Flood? What would Noah do?

Flood? What would Noah do?


The most famous flood of all time prompted the Head of Risk Control to forewarn at least one resident to be prepared. You might say that Noah’s “insurance” came two-by-two to ensure recovery from the devastation. Unfortunately, today, too many of us discover we’re not insured only after a flood occurs. So what is flood insurance all about?

Flood insurance is NOT part of a standard homeowners insurance policy. You have to buy flood insurance separately and there’s a 30-day waiting period for protection once the policy is in force unless it is being purchased as part of a real estate closing process.

You don’t have to live near a body of water to have a flood. You just have to be in harm’s way when water seeks the shortest distance to the lowest point. That point may begin with your basement but also may compromise or destroy the structure itself.

We don’t want to be alarmists but who would have thought that sections of the New York and New Jersey coastlines would be battered by tidal surges as high as the upstairs bedroom? Or what about the rain-induced floods from tropical storm Irene that devastated coastal and inland areas of New England in 2011?

Though federal disaster relief helps with clean up and recovery, it is unlikely to fully restore the value of the homes that were damaged or destroyed. And, federal assistance often is a loan that must be paid back. That’s why flood insurance is so important.

Where do you get flood insurance and how much will it cost?

From FEMA: The National Flood Insurance Program (NFIP), managed by the Federal Emergency Management Agency (FEMA), enables homeowners, business owners, and renters in participating communities to purchase federally backed flood insurance. This insurance is designed to provide an insurance alternative to disaster assistance to meet the escalating costs of repairing flood damage to buildings and their contents.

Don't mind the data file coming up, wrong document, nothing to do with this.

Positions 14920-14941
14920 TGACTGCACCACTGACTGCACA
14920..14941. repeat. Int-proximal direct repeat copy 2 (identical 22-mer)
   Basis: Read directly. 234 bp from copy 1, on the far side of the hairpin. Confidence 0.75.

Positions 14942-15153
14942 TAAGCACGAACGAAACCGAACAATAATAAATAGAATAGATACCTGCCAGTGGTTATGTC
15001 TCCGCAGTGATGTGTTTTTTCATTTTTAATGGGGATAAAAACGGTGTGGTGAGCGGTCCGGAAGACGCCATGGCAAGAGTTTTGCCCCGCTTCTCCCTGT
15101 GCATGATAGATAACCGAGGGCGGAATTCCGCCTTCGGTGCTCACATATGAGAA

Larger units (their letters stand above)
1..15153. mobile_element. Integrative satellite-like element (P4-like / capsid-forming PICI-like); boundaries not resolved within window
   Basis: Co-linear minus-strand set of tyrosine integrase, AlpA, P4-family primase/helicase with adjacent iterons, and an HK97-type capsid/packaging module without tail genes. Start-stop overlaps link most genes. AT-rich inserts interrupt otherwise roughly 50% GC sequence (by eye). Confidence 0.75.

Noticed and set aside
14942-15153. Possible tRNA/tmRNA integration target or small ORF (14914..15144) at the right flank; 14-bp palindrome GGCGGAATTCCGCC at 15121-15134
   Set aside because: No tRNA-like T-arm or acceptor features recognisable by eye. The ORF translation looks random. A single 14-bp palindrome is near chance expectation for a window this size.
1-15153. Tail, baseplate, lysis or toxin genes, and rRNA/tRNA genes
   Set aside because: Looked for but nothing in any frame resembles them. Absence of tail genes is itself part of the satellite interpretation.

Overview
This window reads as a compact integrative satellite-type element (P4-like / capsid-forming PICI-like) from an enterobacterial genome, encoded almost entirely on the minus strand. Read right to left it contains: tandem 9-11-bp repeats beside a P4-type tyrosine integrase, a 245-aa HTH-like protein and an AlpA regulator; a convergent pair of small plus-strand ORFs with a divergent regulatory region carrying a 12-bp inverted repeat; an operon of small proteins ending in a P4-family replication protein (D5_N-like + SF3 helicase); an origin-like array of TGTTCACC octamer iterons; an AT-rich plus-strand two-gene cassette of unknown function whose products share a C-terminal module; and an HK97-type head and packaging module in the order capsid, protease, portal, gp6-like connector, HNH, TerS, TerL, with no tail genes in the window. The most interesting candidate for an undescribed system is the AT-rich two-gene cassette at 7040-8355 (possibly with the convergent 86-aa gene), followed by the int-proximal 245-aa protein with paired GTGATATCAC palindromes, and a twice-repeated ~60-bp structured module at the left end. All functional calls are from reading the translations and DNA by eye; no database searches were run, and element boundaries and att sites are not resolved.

For many homeowners, there is no option about buying flood insurance as any property in an identified flood zone is difficult or impossible to finance without the coverage. In 2009, re-mapping of York and Cumberland counties in Maine caught many property owners by surprise. According to a Press Herald story, FEMA was “widely criticized as wrongly placing many homeowners, businesses and entire communities in high-risk flood areas requiring expensive insurance or prohibiting new development altogether. FEMA wound up withdrawing those maps in 2010 for more work. [The revised maps] are due back out in late 2013 and are supposed to be effective in the summer of 2014, according to FEMA.”

According to a recent news bulletin from Maine state government, the average annual premium for flood insurance is $930 though some properties can be far more expensive to cover. The standard coverage, however, only pays for the actual cash value of damaged property (original cost less depreciation) and will only pay for essential systems repair or replacement for damage in the basement. “Man caves”, playrooms or other improvements below grade are not going to be insured under standard coverage. Independent agents, such as Clark Insurance, will help you understand and access this additional insurance protection.

So, what’s the technical definition of a flood according to FEMA?

A general and temporary condition of partial or complete inundation of two or more acres of normally dry land area or of two or more properties (at least one of which is the policyholder’s property) from overflow of inland or tidal waters; or unusual and rapid accumulation or runoff of surface waters from any source; or mudflow; or collapse or subsidence of land along the shore of a lake or similar body of water as a result of erosion or undermining caused by waves or currents of water exceeding anticipated cyclical levels that result in a flood as defined above.

It is estimated that about 75 percent of homes located within known flood zones do not have flood insurance.

March and April are the most likely months for flooding when snow pack and rain often combine to fill flood plains but a flood, as we’ve seen, can happen just about anywhere at any time.

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